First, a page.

Navy officials have said the ships are often plagued by hull cracks, and they note that six of the seven need to be updated to carry ballistic missiles. To get all seven fully upgraded would cost more than $5 billion, Burke said.

Choosing to decommission them was a tough decision, Burke said, but the Navy needed to make the trade-off to ensure the readiness of the whole fleet and "avoid a hollow force."

Both the House and the Senate panels opposed prematurely cutting ships at a time when the fleet is expected to make do with fewer resources.

The House Armed Services Committee report stated that "it is less costly to maintain existing assets" and it is "concerned with the Navy's overall size of the fleet and sustained demand for naval forces, particularly in light of the strategic pivot to the Asia-Pacific."

The Senate appropriations subcommittee on defense noted that the Navy initially invested $11.6 billion in the nine ships and cutting them creates "unnecessary and unaffordable" future shipbuilding requirements. It added that the Navy's long-term shipbuilding budget requires a sustained funding increase over the next two decades that might not come through.

Although Congress has not passed an appropriations bill, the National Defense Authorization Act signed by the president in early January prohibits the Navy from cutting the ships. It authorized $628.5 million for the Anzio, Vicksburg and Cowpens. It also authorized a specific review of the Port Royal.

The additions were part of several billion dollars Congress put back into the defense-spending budget sent to the president, despite recommended cuts by Pentagon leaders. The bill prompted Defense Secretary Leon Panetta to issue an angry warning that lawmakers were restoring programs "without regard to an overall strategy," which could affect readiness.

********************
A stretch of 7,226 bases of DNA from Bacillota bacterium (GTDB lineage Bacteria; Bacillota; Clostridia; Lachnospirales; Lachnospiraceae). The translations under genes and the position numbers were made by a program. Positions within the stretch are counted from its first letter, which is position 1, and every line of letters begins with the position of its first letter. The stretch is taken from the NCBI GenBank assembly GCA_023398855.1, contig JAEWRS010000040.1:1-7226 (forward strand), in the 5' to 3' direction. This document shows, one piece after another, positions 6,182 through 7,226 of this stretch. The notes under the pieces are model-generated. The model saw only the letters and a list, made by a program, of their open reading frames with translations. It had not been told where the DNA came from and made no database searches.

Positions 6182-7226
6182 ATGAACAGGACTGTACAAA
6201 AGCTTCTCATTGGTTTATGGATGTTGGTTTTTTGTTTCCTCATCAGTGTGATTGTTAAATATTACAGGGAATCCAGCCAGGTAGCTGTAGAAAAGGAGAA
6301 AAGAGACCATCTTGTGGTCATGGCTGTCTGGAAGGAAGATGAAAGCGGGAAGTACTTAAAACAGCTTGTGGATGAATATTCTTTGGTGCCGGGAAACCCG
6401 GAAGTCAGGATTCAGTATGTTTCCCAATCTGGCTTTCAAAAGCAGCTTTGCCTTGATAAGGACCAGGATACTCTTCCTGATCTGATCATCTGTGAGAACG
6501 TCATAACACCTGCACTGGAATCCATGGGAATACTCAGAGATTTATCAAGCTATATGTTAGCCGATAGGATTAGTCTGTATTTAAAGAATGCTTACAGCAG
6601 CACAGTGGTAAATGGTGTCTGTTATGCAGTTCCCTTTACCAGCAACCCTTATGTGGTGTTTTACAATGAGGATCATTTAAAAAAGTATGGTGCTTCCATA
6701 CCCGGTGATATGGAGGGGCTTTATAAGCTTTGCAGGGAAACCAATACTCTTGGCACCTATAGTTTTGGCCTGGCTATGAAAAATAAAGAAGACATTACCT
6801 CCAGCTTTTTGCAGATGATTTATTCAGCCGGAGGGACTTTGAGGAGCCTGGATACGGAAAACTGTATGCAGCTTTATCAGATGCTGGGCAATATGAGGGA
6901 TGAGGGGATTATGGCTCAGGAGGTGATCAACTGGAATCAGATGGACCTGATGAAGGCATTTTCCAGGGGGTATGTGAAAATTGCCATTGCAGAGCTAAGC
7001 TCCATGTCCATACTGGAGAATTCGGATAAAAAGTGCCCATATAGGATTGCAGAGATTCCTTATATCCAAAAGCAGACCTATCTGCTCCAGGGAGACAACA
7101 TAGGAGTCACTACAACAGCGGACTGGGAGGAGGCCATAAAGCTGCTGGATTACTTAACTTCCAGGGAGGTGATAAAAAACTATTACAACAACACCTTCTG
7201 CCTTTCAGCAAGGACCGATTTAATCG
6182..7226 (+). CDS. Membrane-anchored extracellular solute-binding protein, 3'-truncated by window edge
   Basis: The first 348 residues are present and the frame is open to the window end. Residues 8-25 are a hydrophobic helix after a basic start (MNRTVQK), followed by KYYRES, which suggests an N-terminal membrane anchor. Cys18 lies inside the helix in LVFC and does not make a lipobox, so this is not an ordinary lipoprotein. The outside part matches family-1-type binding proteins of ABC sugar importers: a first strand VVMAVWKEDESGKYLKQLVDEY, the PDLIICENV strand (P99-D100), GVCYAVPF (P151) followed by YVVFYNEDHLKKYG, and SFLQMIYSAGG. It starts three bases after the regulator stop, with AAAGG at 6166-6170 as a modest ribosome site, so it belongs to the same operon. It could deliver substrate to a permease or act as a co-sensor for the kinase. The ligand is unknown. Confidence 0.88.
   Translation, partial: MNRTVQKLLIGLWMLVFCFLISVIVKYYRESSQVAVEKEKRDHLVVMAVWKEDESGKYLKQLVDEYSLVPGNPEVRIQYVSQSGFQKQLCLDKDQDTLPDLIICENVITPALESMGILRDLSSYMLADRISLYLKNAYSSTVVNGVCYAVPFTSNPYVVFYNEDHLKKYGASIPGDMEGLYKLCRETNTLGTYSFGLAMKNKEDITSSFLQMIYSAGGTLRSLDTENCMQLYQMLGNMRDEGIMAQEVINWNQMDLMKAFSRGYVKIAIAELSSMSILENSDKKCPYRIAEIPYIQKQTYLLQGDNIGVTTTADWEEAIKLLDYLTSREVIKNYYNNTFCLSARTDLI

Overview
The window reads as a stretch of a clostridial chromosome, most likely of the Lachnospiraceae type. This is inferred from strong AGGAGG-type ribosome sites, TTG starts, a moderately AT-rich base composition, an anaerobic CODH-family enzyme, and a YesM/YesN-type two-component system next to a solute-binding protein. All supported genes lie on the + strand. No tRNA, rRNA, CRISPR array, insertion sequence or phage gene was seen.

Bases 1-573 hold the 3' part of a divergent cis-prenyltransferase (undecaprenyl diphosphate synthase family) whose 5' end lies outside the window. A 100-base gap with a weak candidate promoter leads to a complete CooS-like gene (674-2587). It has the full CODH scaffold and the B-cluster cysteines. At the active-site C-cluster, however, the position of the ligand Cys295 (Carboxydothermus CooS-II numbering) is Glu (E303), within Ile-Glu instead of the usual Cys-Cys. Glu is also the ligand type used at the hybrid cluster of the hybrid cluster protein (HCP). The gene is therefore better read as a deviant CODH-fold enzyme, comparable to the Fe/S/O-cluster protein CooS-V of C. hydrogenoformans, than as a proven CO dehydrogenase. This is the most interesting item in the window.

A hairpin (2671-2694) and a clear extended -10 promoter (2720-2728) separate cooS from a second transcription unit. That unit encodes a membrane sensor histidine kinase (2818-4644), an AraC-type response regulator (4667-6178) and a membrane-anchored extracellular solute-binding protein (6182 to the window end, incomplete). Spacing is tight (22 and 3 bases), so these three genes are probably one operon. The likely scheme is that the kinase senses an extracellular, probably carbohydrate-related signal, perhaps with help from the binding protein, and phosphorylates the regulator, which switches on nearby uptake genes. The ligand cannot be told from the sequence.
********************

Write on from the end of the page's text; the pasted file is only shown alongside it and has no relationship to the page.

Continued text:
"There is no free lunch here," Panetta told the House Armed Services Committee. "Every dollar that is added will have to be offset by cuts in national security."

Retired Adm. John Harvey, who as head of the Navy's Fleet Forces Command recommended cutting the cruisers, said Congress wants the Navy to have it all.

"But that's not the reality," he said.

"I suspect we may be given a false choice - but then no extra money comes, and what do I take it from? A different pocket," added Harvey, who retired in the fall. "If they say 'Keep the ships,' the smart thing is (to say) 'Here's the funding'... so you don't rob from Paul to pay Peter."

The head of the Navy's Regional Maintenance Command said in December that even if the money to retain and modernize the ships is forthcoming, there would be a lag time to get them fully operational.

"(Since) we were going to take those ships out of the inventory, the budgets to maintain them went away at the same time," Rear Adm. David Gale told Seapower Magazine. "If they decide to keep them, just putting the budget back in play doesn't mean that they instantaneously become maintained and ready assets."

Distributed by MCT Information Services